For those of us who enjoy slapping on make-up on our face, we know just how much of a chore it can be to wipe everything off after a long day (or night). Granted, it does happen from time to time when we’re really exhausted and just K.O. upon reaching home. Guilty as charged! However, commit this beauty crime ever so often and things aren’t going to look too good for your skin and health. Just like this lady who almost became blind because she never removed her mascara before sleeping for – wait for it – 25 years! That’s really long!
Theresa Lynch, a mother-of-two from Sydney, Australia, reportedly suffered from a “heavy sensation in her eyelids, pain, eye irritation and discharge” before the doctor told her that she had “hard calcified bumps” (aka concretions) under her eyelids, reported News.com.au.
This condition, which was caused by 25 years of using heavy make-up and rarely removing it, eventually posed a threat to her vision. She could have lost her sight! Thus, to remove the lumps, Theresa had to undergo a 90-minute procedure with a general anaesthetic. After her recovery, Theresa and her doctor, Dr Dana Robaei released some gory images of her condition to spread awareness of the dangers of leaving mascara on overnight. Please take note, ladies!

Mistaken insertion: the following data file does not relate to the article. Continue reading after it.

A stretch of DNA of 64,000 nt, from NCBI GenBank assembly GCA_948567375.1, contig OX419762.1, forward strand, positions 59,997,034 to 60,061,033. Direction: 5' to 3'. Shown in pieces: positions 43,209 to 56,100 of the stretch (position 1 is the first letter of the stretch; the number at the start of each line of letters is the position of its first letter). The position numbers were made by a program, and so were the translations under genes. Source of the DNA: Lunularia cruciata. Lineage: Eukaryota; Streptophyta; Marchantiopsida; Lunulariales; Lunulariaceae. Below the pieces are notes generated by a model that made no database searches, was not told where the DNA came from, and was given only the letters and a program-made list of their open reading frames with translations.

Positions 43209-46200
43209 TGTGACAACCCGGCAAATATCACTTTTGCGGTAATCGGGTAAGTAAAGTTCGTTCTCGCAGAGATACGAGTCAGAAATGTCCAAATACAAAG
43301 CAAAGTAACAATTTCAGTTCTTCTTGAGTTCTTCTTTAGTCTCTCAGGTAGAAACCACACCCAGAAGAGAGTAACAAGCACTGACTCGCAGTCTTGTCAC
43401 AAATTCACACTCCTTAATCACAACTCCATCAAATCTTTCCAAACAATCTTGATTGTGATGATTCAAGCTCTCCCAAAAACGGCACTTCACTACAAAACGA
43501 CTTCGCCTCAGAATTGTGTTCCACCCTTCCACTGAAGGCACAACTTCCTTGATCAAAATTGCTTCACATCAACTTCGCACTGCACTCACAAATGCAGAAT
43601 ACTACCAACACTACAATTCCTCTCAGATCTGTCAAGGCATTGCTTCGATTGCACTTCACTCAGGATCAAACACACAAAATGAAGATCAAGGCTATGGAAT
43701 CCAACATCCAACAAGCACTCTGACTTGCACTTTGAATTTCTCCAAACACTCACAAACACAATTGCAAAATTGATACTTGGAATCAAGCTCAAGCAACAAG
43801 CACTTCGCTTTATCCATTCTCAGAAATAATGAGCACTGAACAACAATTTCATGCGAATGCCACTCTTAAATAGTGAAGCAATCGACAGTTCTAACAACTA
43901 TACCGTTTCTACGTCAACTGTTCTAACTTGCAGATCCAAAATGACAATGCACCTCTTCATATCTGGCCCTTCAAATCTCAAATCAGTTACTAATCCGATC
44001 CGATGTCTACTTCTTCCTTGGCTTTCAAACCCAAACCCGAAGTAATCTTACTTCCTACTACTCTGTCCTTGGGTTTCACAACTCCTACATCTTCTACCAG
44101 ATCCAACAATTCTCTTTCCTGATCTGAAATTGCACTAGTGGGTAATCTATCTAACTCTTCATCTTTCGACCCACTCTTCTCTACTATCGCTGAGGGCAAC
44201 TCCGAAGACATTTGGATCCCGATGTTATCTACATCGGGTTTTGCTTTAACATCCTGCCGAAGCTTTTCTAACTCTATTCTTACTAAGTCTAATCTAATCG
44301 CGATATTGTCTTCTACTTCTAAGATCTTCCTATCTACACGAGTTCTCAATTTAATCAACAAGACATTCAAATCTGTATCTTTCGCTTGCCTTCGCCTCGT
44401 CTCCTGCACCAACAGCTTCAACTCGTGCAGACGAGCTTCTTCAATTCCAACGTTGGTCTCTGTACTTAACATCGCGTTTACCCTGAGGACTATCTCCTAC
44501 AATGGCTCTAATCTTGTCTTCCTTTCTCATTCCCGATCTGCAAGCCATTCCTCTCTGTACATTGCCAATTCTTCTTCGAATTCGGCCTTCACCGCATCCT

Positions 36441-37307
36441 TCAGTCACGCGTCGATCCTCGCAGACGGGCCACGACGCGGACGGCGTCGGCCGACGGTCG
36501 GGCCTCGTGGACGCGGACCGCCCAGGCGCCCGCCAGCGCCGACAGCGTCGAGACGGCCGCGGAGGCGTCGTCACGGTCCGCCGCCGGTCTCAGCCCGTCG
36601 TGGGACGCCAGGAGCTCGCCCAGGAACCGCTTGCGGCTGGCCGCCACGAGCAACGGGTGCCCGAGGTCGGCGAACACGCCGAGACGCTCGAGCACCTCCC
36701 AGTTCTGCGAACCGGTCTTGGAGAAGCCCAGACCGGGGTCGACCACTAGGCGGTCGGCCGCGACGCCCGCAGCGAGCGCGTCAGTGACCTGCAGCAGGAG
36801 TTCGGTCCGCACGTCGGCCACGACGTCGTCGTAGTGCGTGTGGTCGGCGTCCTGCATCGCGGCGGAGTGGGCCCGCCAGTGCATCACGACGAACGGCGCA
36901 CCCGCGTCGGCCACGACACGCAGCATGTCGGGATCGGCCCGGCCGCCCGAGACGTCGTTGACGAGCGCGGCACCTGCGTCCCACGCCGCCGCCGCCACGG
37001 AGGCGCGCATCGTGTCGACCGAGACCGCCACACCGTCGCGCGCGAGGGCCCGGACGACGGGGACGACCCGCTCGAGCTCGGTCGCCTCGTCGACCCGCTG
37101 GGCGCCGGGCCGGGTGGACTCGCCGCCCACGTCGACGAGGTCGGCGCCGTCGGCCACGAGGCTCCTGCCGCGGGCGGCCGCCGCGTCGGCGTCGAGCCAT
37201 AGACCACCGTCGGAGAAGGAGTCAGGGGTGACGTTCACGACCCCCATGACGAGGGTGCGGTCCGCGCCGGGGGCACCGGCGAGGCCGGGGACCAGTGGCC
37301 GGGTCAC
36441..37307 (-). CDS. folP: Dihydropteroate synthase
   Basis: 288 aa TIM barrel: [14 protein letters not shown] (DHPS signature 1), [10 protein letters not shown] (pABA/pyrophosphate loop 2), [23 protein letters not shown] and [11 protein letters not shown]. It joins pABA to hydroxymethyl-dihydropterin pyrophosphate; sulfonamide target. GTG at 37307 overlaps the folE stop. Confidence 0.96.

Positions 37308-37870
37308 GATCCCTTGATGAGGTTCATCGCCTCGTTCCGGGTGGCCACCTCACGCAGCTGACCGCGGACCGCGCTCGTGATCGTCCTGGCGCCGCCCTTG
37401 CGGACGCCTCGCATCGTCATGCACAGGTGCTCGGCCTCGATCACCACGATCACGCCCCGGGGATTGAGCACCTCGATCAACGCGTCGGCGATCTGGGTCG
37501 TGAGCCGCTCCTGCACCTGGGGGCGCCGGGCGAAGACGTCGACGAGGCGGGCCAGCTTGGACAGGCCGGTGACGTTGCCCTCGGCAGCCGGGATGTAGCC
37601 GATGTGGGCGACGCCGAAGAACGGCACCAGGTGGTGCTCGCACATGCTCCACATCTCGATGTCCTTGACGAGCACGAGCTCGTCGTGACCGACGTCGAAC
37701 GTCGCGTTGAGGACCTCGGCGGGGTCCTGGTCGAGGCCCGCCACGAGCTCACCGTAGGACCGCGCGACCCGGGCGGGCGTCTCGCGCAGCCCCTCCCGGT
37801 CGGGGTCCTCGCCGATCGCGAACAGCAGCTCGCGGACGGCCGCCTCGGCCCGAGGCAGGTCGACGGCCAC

Theresa was quoted as saying, “They were embedded so deep that particles were building up on top of each other. I was so uncomfortable. My eyelids were swollen and heavy because I left it for so long.” “When Dr Robaei pulled my eyelid back, she said: ‘Oh my god. In my whole career I have never seen anything like this’.” “She could see the whites of my eyes were glassy and bloodshot.” “I was shocked. I thought I had done permanent damage to my eyelid and I would never get back to normal.” “I had fallen into a bad habit of wearing a lot of make-up and not washing it off. I should never have let it get this far.” “It’s so important to properly take your make-up off every single night. You can’t miss a single day.”
Soon after, Dr Robaei published a study on Theresa’s injuries as she claimed that it was rare whilst stating that Theresa could have gone blind because of it. She explained that this case could raise awareness about the “hidden dangers of the everyday beauty product”. “Every time Theresa was blinking, these bumps were rubbing on the surface of the eye and they pose a risk to her vision.” “If the scratch on the surface of the eye got infected, there is a risk this could be potentially blinding, but that would be rare.” “It was certainly disabling. She has suffered permanent scarring on her eyelid and the surface of her cornea,” said Dr Robeai.